"He has been the common denominator on all of these issues," says Reggie Dupre, a Democrat on the Senate Natural Resources Committee. "You can expect to see a lot of him."
Observers like Dupre, Pierre and others call Angelle the most high-profile secretary in DNR's history. Angelle doesn't reject that characterization but refuses to openly discuss what he plans to do with that political momentum. He only answers vaguely, with a coy smile.
"Let's just say I have chosen to dedicate my life to public service," Angelle says.
The Board of Elementary and Secondary Education has stalled action on a $3.5 billion annual school funding formula due to state lawmakers by March 15.
The New Orleans Saints have yet to make it official as of this writing, but popular wide receiver Lance Moore has reportedly been cut by the team to free up salary-cap space on the roster.
While two medical marijuana bills are slated for the upcoming legislative session, what some Louisianans might not know is that the plant was approved for therapeutic use by state lawmakers in 1991.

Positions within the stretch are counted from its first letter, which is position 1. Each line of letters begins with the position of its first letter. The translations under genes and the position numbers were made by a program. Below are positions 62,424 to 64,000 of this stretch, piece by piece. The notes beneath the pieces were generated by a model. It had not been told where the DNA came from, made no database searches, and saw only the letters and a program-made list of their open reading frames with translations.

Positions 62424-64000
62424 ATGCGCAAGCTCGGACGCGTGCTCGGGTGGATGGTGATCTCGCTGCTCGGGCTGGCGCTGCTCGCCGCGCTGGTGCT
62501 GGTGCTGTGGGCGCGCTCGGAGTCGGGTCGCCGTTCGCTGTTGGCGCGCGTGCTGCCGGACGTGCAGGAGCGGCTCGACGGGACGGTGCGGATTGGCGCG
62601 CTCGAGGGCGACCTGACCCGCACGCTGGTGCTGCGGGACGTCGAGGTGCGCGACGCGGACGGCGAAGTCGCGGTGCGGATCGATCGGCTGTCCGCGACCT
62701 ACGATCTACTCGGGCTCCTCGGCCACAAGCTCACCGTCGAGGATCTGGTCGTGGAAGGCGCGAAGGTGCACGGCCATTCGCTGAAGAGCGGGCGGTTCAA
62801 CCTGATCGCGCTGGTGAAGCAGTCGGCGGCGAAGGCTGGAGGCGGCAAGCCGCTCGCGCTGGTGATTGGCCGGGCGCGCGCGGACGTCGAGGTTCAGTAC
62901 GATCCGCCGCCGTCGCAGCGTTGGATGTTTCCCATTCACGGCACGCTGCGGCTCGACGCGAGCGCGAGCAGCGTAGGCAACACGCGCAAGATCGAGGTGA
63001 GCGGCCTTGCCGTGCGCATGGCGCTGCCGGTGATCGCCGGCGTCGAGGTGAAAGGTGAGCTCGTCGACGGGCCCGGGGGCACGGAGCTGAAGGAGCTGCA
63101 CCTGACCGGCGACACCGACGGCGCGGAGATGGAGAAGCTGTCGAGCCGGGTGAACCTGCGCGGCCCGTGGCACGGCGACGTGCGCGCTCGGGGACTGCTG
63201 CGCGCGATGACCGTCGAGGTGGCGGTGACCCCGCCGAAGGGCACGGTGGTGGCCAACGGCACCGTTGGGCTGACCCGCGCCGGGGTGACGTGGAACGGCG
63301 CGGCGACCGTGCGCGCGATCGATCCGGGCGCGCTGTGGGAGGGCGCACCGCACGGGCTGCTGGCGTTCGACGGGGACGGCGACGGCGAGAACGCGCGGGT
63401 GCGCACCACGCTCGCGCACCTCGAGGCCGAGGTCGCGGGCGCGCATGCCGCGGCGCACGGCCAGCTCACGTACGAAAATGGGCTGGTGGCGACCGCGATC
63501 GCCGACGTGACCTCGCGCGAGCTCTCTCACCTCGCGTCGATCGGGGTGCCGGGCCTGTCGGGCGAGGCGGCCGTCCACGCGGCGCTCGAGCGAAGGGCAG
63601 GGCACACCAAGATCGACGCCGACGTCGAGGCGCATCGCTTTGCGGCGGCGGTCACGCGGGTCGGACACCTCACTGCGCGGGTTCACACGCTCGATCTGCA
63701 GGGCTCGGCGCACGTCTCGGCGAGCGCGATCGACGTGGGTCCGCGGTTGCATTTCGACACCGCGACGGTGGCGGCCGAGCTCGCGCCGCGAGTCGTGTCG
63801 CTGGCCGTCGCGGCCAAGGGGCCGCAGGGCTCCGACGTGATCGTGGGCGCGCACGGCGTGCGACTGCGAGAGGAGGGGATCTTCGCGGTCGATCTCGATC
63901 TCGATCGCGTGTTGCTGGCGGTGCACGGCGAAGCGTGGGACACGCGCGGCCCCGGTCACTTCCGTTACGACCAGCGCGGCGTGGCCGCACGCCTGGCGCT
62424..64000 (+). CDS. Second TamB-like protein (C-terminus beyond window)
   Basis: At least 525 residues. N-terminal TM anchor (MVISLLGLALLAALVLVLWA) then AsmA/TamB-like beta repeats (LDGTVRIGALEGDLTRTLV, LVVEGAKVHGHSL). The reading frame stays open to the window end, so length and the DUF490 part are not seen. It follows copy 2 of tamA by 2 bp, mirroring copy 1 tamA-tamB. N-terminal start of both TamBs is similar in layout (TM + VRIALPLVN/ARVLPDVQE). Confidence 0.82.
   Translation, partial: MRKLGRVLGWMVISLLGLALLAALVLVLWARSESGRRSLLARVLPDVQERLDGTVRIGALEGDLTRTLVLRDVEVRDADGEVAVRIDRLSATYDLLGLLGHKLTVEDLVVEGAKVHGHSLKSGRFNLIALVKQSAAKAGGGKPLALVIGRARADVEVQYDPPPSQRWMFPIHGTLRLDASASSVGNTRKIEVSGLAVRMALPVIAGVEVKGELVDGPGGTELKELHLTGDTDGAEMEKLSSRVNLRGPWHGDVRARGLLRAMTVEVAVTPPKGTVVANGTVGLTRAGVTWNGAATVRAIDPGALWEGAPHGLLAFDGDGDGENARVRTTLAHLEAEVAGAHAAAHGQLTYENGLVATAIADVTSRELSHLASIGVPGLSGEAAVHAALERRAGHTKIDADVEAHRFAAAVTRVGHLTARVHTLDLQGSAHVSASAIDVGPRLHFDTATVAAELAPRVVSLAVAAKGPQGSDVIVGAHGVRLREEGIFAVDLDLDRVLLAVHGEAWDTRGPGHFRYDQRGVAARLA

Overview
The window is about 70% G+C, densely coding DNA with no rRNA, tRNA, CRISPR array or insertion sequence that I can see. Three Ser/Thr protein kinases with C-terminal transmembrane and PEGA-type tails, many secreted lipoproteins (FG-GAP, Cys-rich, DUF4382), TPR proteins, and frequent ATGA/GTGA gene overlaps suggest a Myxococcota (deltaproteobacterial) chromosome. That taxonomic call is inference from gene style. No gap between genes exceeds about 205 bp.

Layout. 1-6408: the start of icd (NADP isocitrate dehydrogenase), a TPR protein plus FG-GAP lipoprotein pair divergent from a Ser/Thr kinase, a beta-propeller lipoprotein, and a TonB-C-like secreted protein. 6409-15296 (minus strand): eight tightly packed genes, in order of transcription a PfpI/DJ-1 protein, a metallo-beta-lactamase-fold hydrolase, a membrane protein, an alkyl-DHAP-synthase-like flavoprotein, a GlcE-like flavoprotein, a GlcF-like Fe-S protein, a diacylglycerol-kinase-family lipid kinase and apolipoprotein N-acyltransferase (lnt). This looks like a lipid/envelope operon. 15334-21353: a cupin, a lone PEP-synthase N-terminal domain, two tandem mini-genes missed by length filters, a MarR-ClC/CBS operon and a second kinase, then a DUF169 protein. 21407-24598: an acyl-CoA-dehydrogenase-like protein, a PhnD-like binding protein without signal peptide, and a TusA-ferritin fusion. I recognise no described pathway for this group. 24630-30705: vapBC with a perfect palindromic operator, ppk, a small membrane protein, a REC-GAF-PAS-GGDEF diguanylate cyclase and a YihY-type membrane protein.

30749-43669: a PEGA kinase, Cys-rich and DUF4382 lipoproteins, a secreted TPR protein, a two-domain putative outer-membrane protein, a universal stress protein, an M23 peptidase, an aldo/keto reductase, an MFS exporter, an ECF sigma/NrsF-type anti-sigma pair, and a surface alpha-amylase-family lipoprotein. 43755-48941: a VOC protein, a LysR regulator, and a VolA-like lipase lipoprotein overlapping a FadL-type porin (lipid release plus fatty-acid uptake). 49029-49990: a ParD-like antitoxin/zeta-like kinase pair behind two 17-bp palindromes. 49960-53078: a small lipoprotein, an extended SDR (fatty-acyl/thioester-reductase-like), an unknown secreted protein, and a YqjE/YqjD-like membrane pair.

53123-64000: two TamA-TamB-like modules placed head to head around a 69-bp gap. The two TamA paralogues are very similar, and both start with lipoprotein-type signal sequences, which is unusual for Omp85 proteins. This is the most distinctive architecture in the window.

The agenda is shaping up to be lighter than in previous years. But Jindal is term-limited, with fewer than two years remaining in office, and he saw his last big initiative — a proposed rewrite of Louisiana tax law — collapse without getting a vote in 2013.
Sharper has been held without bail because of an arrest warrant issued by Louisiana authorities accusing him and another man of raping two women.
Here's your daily look at late-breaking national and international news, upcoming events and the stories that will be talked about Friday, March 07, 2014:
Two Lafayette men have been revealed by police as the infamous duo behind a caper that shook our fair city to its core.
The Lafayette Parish School Board has received a second letter of demand related to last year’s insurance debacle, this time from Key Benefit Administrators claiming it’s owed $93,000 from the school system.
The Louisiana coastline is vanishing faster than mappers can keep track.
A bill that would have overridden local ordinances prohibiting public and private employers from discriminating against lesbian, gay and transgender people has been pulled within less than a week of being filed.